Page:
The question of whether procurement should use social media as a form of market intelligence remains controversial. My colleague Kayleigh Ryan recently argued on the PIU that while operational-level professional buyers have been quick to adopt social media as a vehicle to gain information about markets and suppliers, CPOs and other top-level procurement professionals are the laggards of this trend.
Earlier this month I attended a workshop in Munich aimed at discussing the need for and use of market intelligence within the procurement function. As I presented various social media applications, I received some unexpected push-back from the audience, made up of mid to senior-level buyers from German-based financial service providers. "All of these social media tools are too Ango-American for me," argued one, quickly followed by another: "What is Twitter?"
A quick poll at the end of the session revealed that, in fact, most workshop attendees didn’t have personal experience of the likes of Facebook and LinkedIn, whereas some reported that they used social media tools tailored to German-speaking geographies, such as Xing, as opposed to LinkedIn.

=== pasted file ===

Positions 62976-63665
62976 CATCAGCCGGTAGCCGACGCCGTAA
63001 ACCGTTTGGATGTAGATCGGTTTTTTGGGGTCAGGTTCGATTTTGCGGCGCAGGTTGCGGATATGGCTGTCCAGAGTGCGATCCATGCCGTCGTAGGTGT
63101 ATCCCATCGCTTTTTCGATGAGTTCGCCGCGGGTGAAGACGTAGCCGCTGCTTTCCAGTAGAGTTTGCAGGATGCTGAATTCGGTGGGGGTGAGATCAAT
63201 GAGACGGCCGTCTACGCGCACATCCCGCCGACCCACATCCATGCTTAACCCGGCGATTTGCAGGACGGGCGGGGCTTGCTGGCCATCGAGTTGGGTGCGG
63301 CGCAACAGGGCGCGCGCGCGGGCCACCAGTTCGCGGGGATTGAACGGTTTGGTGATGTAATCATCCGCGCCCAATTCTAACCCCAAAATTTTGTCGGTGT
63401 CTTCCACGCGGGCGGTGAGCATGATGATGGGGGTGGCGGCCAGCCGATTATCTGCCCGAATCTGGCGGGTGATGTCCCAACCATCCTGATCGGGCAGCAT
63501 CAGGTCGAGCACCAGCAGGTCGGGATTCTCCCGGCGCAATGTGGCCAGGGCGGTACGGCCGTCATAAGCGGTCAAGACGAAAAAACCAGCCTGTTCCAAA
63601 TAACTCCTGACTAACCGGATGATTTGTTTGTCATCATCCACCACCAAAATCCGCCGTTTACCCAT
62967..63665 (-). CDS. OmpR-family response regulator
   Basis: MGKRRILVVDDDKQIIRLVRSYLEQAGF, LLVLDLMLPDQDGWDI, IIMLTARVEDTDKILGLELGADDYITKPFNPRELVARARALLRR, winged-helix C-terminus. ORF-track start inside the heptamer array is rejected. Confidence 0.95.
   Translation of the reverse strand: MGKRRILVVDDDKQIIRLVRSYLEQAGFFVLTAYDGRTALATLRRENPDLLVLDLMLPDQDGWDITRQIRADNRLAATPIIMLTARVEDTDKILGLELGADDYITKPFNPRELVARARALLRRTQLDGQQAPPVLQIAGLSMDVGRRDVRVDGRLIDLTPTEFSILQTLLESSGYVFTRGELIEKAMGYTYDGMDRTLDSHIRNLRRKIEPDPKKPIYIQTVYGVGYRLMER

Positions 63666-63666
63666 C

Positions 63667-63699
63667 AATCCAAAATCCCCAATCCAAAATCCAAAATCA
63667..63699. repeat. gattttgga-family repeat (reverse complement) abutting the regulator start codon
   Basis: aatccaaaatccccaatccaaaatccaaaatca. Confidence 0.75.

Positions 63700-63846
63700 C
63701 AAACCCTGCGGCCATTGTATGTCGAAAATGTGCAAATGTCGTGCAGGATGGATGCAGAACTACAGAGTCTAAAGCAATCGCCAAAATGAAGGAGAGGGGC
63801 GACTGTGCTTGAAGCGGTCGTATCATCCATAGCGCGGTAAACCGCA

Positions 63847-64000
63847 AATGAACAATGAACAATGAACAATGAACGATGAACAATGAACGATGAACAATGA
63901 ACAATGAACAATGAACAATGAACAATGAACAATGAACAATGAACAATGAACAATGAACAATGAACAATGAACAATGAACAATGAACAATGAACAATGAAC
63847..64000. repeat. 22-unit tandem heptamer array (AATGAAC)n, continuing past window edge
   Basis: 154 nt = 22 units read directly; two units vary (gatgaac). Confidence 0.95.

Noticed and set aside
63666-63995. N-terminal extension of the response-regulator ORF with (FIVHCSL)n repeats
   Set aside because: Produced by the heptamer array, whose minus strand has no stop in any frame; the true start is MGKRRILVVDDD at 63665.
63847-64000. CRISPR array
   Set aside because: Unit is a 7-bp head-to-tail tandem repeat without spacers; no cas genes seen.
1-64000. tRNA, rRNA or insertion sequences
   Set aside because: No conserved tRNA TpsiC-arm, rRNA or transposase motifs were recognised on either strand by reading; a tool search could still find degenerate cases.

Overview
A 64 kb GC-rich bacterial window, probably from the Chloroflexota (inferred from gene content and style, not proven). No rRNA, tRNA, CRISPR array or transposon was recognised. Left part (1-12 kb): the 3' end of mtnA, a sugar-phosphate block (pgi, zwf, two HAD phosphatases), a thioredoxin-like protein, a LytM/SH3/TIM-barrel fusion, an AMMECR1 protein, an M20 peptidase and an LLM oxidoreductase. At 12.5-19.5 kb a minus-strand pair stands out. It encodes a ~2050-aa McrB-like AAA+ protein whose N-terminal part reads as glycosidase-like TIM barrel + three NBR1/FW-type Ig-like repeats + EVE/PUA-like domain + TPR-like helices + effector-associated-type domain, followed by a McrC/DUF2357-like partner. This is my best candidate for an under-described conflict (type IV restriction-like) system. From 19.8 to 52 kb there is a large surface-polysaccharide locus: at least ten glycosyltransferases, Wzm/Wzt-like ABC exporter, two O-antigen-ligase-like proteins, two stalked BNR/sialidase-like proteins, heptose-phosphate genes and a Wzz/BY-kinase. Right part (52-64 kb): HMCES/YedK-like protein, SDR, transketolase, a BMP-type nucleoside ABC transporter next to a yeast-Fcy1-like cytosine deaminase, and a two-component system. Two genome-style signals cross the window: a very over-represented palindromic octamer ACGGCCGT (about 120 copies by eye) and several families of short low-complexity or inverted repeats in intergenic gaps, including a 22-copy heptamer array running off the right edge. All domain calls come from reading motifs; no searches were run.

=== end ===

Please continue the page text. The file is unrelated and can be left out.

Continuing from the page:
This feedback made me realise that pushing the big global social media applications as a means for procurement to continuously innovate, let alone do its job correctly, is perhaps pushing the envelope a bit too much. We have to keep geographic remit in mind. Why would a medium-sized German retail bank revert to an internal social media application if most of its suppliers happen to be in Germany anyway?
But, then again, why wouldn’t it? To stay competitive, our supply chains have to increasingly explore opportunities outside of their usual territories, and as such, have to consider that suppliers may no longer be next door. And even if our suppliers were local, it wouldn’t necessarily mean that their sub-suppliers were too.
While the use of social media is obviously at each procurement organisation’s own discretion, those who already use it or are considering doing so should not limit themselves to local applications only, but should go for the big names out there. Because rest assured, that’s where they are bound to find more information. And isn’t that the purpose of market intelligence anyhow?